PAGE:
The metal part is preferably in contact with the ceramic surface via one or a plurality only of discrete points.

In a particular application of the invention, the heat treatment consists in an operation of cementation on a part made of steel.

It has been found that when such a cementation operation is implemented with a support that is made of metal only as in the prior art, a carbon microdiffusion phenomenon occurs at the support, which tends to lower its melting point and which consequently leads to the part becoming stuck to the support.

The use in accordance with the invention of ceramic to constitute the support surface that is to come into contact with the part for treatment remedies this sticking problem.

BRIEF DESCRIPTION OF THE DRAWINGS

In the accompanying drawings:

FIG. 1 is a half-view in section on plane I of FIG. 2 showing a portion of support equipment constituting a first embodiment of the invention, with an annular part resting thereon;

FIG. 2 shows the portion of support equipment and the annular part of FIG. 1, as seen from above;

FIG. 3 is a view of the same type as FIG. 1, showing a variant of the first embodiment of the invention;

FIG. 4 is a plan view showing another way of positioning an annular part on the support equipment of the invention;

FIG. 5 is a section view showing how an elongate vertical part in the form of a piston can be positioned on the support equipment of the invention;

FIG. 6 is a section view showing another way of positioning an annular part on the support equipment of the invention;

FIG. 7 is a section view showing another way of positioning an elongate vertical part in the form of a piston on the support equipment of the invention;

FIG. 8 is a section view of a portion of support equipment in a second embodiment of the invention;

FIGS. 9 and 10 are section views of a portion of support equipment in a third embodiment of the invention;

FIG. 11 is a fragmentary section view showing the support equipment of the third embodiment of the invention supporting a part; and

FIG. 12 is a section view of a portion of support equipment in a fourth embodiment of the invention.

DESCRIPTION OF SOME EMBODIMENTS OF THE INVENTION

A plurality of embodiments of the invention are described below in detail.

With reference to FIGS. 1 and 2, support equipment constituting a first embodiment of the invention for use in heat treatment of a metal part, such as cementation of a steel part, comprises a support plate 1 and supports in the form of pawn-shaped pegs 2 mounted on the support plate 1. As shown in FIG. 2, the pegs 2 are grouped together in threes. In each group of pegs (only one group is shown in FIG. 2), the pegs 2 are disposed in a triangle, preferably an equilateral triangle. Each support plate 1 is preferably made of a thermostructural composite material, such as a carbon-carbon composite material. Nevertheless, in a variant it could be made of metal.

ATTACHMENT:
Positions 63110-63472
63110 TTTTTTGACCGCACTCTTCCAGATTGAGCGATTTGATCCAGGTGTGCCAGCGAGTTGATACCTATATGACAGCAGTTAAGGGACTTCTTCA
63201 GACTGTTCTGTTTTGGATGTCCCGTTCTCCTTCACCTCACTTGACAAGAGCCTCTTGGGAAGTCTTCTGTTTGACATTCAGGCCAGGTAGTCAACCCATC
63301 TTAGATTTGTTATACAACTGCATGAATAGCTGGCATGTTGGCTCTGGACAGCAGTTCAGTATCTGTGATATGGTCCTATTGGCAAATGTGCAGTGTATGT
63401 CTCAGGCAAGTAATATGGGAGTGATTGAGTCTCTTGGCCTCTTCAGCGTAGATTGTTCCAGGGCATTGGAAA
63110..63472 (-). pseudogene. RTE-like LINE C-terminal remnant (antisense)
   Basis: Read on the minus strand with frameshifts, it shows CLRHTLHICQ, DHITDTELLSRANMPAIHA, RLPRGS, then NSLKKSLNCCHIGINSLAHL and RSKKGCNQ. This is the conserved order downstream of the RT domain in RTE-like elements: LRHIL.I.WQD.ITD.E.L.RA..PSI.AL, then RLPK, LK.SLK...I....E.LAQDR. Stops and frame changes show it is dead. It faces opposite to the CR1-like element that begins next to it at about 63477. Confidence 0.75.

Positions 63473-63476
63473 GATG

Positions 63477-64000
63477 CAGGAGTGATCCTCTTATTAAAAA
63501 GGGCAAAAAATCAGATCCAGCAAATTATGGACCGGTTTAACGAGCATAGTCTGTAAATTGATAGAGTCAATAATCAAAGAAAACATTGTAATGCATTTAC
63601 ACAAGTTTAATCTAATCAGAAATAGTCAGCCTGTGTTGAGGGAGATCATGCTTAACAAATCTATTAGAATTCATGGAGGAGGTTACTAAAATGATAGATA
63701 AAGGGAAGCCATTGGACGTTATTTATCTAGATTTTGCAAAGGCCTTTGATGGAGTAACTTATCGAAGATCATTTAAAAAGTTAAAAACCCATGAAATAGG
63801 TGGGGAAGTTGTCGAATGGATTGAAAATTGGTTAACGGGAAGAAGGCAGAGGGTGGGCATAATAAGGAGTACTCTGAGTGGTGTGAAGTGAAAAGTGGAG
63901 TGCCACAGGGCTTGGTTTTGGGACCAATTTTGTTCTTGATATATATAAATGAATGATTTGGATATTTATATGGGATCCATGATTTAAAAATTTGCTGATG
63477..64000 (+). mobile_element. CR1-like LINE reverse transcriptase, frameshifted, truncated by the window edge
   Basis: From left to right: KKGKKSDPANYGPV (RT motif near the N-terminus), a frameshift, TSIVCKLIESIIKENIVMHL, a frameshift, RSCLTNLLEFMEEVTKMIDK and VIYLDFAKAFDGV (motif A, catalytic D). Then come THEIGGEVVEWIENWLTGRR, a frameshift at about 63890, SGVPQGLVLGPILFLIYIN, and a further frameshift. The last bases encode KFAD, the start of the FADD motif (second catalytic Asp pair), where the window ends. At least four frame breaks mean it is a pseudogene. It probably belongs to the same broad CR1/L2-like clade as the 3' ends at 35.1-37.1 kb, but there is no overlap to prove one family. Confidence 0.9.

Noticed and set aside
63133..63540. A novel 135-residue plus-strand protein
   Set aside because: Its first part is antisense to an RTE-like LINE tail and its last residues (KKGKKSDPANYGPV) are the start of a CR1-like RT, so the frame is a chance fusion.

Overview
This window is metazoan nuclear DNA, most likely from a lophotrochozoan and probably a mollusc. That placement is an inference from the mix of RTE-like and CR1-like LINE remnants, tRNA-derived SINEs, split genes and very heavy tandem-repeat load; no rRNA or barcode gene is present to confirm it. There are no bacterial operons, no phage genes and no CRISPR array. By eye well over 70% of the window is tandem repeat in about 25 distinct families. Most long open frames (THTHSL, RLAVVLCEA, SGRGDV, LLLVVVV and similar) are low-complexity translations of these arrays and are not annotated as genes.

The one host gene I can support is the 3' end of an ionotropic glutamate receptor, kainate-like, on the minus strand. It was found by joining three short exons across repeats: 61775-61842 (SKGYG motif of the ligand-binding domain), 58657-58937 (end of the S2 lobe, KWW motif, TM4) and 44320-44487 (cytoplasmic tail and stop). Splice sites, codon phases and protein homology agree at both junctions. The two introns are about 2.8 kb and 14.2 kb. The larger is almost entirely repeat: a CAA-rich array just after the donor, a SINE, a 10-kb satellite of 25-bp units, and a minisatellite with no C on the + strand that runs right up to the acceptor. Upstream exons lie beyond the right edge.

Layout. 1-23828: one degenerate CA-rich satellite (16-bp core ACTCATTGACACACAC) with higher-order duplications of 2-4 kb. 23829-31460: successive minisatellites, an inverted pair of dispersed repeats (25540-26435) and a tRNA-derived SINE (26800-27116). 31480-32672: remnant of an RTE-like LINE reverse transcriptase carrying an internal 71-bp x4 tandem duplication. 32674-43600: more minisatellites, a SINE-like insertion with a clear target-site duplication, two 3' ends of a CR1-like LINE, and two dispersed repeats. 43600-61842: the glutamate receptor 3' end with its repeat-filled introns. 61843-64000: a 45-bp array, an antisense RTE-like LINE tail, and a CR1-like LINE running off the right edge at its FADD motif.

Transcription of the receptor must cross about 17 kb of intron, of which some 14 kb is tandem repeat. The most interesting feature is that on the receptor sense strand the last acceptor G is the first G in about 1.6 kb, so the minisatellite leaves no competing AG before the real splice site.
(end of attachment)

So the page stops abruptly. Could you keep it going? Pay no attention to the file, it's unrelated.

Each peg 2 comprises a metal body 20 constituted by a projecting bottom portion 21 received in a corresponding cylindrical through hole 10 in the support plate 1, and a top portion 22 extending above the top surface (designated by reference 11) of the support plate 1, and extending perpendicularly to said surface. The body 20 is preferably monolithic.

Each peg 2 is fixed to the support plate 1 by crimping. For this purpose, the bottom end of the bottom portion 21 has a thin flared portion 210 co-operating with a chamfer 12 formed in the bottom edge of the through hole 10.

In practice, the support equipment of the invention is assembled by presenting each peg 2 over the corresponding through hole 10, then inserting the bottom portion 21 into the hole 10 in a downward direction until the flared portion 210 co-operates with the chamfer 12.

The top portion 22 of each peg 2 includes a base 220 in the form of a skirt which rests on the top surface 11 of the support plate 1, and a central and elongate guide element 221 extending perpendicularly to the support plate 1 and to the base 220 from the top of the base 220 on an axis of symmetry AS1 of the peg 2.

The bottom portion of the base 220 is cylindrical, and its top portion tapers. It also includes a recess in which a ceramic element 23 is received, the ceramic element being in the form of an annular pellet having a frustoconical top surface 230. More specifically, the ceramic pellet 23 is crimped to the base 220, by co-operation between a chamfer formed in the top outside edge of the pellet 23 and a projection 222 on an annular edge 223 of the base 220. Nevertheless, the ceramic pellet 23 could be mounted differently in the recess of the base 220. For example it could merely be placed in the recess, without being crimped or fixed in any other way, so as to make it easier to replace in the event of it being broken. It can also be placed in the recess and held therein merely by one or more bonding or brazing points 224 formed on or close to the top edge of the recess, as shown in FIG. 3.

The frustoconical top surface 230 of the ceramic pellet 23 is flush with the top face of the base 220, so that it can act as a support surface, and it is arranged so that the apex (not shown) of the cone defined by said frustoconical surface points towards the top end of the peg 2 along the axis AS1.